Our biggest trade deadline takeaway for the Boston Celtics? Brad Stevens sure isn’t bashful.
Bartering Brad, Boston’s first-year president of basketball operations, took the Celtics' bench, carved it up like a pizza, and shipped slices south. When the crust — err, dust — settled, the Celtics had a new-look second unit headlined by the deadline acquisition of Derrick White. Boston sacrificed some flexibility in taking on future salary and dealing away a 2022 first-round pick but brought back some pieces that Stevens likely believes can help it now and in the future.
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Stevens ultimately sent out seven players — Josh Richardson, Dennis Schroder, Romeo Langford, Enes Freedom, Bruno Fernando, Bol Bol, and PJ Dozier — and brought back White and old friend Daniel Theis. The Celtics have five open roster spots but now project to finish the year under the luxury tax, one of the team’s obvious goals entering deadline day.
Are the Celtics better today than they were yesterday? Maybe. But Stevens wasn’t risk-averse.
White was the best player moved in any of Boston's dealings. He's had a down year in San Antonio, and Josh Richardson was excellent in his half-season here, but White can be a really impactful presence for a defensive-minded Celtics team. It’s telling that the Celtics were willing to sell high on Richardson and did so to acquire a player that spent two seasons with coach Ime Udoka in San Antonio. What’s more, White spent time with Boston’s core of Jayson Tatum, Jaylen Brown, and Marcus Smart on Team USA in the summer of 2019.
Boston had clearly come to peace with moving on from Schroder and his sometimes maddening ways. Theis provides much-needed depth up front and will limit the wear and tear on Al Horford. The Celtics didn’t address their dearth of shooting, and probably took a step back there considering the way Richardson had shot the ball this season. Stevens might be banking that, by playing Payton Pritchard and Aaron Nesmith more consistently, those younger players will develop more consistency than we’ve seen with their perimeter shooting.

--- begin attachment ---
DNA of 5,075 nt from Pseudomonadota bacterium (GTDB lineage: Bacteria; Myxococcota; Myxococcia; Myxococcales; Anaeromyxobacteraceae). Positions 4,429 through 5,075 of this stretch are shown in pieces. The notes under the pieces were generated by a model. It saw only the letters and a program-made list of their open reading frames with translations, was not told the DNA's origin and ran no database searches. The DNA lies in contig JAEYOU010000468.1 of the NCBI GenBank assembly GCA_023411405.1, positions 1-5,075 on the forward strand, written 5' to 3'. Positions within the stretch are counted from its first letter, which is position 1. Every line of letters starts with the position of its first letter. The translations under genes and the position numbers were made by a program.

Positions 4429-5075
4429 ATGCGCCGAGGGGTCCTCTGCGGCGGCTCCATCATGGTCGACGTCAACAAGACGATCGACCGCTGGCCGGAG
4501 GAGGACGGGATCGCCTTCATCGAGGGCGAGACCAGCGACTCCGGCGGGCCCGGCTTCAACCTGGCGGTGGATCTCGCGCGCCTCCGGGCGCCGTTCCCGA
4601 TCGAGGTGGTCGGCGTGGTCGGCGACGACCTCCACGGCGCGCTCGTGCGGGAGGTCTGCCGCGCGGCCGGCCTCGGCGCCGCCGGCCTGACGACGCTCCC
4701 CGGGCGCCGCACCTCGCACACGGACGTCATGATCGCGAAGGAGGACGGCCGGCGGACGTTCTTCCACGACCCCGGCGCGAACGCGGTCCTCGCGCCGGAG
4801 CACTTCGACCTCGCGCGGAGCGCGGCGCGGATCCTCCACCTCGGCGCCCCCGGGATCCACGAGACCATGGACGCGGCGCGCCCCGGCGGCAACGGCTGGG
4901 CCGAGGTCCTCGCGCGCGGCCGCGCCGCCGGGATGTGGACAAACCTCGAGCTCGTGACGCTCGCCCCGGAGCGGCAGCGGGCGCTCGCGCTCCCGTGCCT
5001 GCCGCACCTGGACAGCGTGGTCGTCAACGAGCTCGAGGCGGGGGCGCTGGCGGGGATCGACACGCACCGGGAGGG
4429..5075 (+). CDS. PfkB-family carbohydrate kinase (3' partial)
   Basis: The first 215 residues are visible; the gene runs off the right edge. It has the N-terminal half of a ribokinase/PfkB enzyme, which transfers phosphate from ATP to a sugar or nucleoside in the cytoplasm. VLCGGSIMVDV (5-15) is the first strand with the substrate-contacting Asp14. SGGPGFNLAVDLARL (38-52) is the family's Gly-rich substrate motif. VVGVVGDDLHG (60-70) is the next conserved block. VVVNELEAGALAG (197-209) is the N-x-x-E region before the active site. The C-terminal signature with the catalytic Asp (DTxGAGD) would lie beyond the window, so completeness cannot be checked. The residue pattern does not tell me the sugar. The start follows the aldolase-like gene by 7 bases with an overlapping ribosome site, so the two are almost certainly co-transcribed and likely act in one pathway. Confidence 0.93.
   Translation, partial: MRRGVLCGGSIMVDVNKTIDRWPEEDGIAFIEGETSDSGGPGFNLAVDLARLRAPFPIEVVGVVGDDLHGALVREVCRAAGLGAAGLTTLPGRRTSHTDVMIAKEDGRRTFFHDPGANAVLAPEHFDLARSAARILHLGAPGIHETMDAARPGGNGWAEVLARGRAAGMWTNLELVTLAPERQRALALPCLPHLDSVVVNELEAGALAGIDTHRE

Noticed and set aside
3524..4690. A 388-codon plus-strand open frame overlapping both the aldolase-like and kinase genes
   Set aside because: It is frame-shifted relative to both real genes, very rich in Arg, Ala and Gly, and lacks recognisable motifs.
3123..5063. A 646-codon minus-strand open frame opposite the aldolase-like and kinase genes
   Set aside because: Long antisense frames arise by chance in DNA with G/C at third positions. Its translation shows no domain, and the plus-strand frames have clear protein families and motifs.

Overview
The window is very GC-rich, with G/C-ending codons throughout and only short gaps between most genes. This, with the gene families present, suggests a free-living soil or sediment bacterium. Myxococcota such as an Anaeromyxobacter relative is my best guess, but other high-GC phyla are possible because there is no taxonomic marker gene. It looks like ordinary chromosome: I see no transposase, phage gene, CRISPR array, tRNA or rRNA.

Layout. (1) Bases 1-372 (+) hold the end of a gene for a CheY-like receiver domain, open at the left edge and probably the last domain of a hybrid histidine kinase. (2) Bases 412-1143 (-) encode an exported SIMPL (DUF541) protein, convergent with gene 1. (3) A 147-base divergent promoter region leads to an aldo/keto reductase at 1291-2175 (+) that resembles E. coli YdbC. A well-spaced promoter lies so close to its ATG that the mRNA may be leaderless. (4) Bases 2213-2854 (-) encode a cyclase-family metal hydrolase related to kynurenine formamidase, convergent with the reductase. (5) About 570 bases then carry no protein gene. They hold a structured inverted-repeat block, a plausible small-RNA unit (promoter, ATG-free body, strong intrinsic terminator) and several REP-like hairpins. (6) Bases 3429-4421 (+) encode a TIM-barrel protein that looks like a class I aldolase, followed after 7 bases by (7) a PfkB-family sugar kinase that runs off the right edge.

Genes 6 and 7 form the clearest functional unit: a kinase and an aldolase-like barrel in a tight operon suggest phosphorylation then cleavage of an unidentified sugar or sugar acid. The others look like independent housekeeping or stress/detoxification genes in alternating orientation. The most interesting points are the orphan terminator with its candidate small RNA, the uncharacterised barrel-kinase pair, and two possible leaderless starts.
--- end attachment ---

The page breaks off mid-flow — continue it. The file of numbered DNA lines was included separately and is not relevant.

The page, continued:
Udoka has leaned on an eight-man rotation lately and might not go much beyond nine unless he has to the rest of the season. The starters remain intact and Udoka can deploy a bench group of White, Theis, Pritchard, and Grant Williams. Nesmith should get more opportunities, too, at a thinned wing position.
Boston's bench desperately needed a boost. The team's starters have been fantastic, putting up the best net rating in the league among high-volume 5-man units, but the bench routinely fumbled the baton.
White will get every opportunity to thrive as a sixth man with the possibility his role grows. He can provide the same two-way impact that Richardson did for much of the season but with a higher overall ceiling moving forward. The Celtics will cross their fingers that White’s 3-point shooting numbers will bounce back the way Richardson’s did with Boston this year. White is an excellent playmaker who can steady the second unit offense and generate quality looks for whoever is out there.
White is an excellent defender. He routinely takes on the challenge of defending the other team’s best players (including guarding Tatum in a late-game situation in Boston earlier this season). His size will also allow the Celtics to run him with the Core Four in some defensive-minded lineups that could really smother opponents, especially in late-game situations.